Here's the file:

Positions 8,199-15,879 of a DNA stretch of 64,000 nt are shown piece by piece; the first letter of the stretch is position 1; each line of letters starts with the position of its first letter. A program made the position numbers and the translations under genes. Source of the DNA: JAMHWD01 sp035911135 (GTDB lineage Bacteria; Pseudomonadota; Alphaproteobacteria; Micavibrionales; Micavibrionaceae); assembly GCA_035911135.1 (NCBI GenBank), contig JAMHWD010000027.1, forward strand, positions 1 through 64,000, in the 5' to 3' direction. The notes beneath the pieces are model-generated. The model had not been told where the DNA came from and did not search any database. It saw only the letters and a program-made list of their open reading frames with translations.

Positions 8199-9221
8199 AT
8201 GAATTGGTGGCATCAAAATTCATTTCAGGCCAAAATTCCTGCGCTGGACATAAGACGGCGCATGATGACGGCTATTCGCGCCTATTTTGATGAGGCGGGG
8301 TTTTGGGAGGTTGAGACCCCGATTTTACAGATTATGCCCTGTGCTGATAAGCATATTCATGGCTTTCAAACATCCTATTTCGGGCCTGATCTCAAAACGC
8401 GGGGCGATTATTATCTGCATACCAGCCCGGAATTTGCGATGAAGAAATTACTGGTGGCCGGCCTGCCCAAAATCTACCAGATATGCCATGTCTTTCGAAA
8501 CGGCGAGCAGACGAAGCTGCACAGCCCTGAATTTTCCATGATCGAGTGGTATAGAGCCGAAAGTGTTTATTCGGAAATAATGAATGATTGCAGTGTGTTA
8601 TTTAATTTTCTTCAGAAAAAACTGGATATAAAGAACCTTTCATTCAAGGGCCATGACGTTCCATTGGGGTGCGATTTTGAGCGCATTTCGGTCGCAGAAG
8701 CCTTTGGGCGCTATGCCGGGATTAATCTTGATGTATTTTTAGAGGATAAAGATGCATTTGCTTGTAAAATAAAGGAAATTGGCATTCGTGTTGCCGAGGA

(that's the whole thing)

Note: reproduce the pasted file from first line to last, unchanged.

Positions 8,199-15,879 of a DNA stretch of 64,000 nt are shown piece by piece; the first letter of the stretch is position 1; each line of letters starts with the position of its first letter. A program made the position numbers and the translations under genes. Source of the DNA: JAMHWD01 sp035911135 (GTDB lineage Bacteria; Pseudomonadota; Alphaproteobacteria; Micavibrionales; Micavibrionaceae); assembly GCA_035911135.1 (NCBI GenBank), contig JAMHWD010000027.1, forward strand, positions 1 through 64,000, in the 5' to 3' direction. The notes beneath the pieces are model-generated. The model had not been told where the DNA came from and did not search any database. It saw only the letters and a program-made list of their open reading frames with translations.

Positions 8199-9221
8199 AT
8201 GAATTGGTGGCATCAAAATTCATTTCAGGCCAAAATTCCTGCGCTGGACATAAGACGGCGCATGATGACGGCTATTCGCGCCTATTTTGATGAGGCGGGG
8301 TTTTGGGAGGTTGAGACCCCGATTTTACAGATTATGCCCTGTGCTGATAAGCATATTCATGGCTTTCAAACATCCTATTTCGGGCCTGATCTCAAAACGC
8401 GGGGCGATTATTATCTGCATACCAGCCCGGAATTTGCGATGAAGAAATTACTGGTGGCCGGCCTGCCCAAAATCTACCAGATATGCCATGTCTTTCGAAA
8501 CGGCGAGCAGACGAAGCTGCACAGCCCTGAATTTTCCATGATCGAGTGGTATAGAGCCGAAAGTGTTTATTCGGAAATAATGAATGATTGCAGTGTGTTA
8601 TTTAATTTTCTTCAGAAAAAACTGGATATAAAGAACCTTTCATTCAAGGGCCATGACGTTCCATTGGGGTGCGATTTTGAGCGCATTTCGGTCGCAGAAG
8701 CCTTTGGGCGCTATGCCGGGATTAATCTTGATGTATTTTTAGAGGATAAAGATGCATTTGCTTGTAAAATAAAGGAAATTGGCATTCGTGTTGCCGAGGA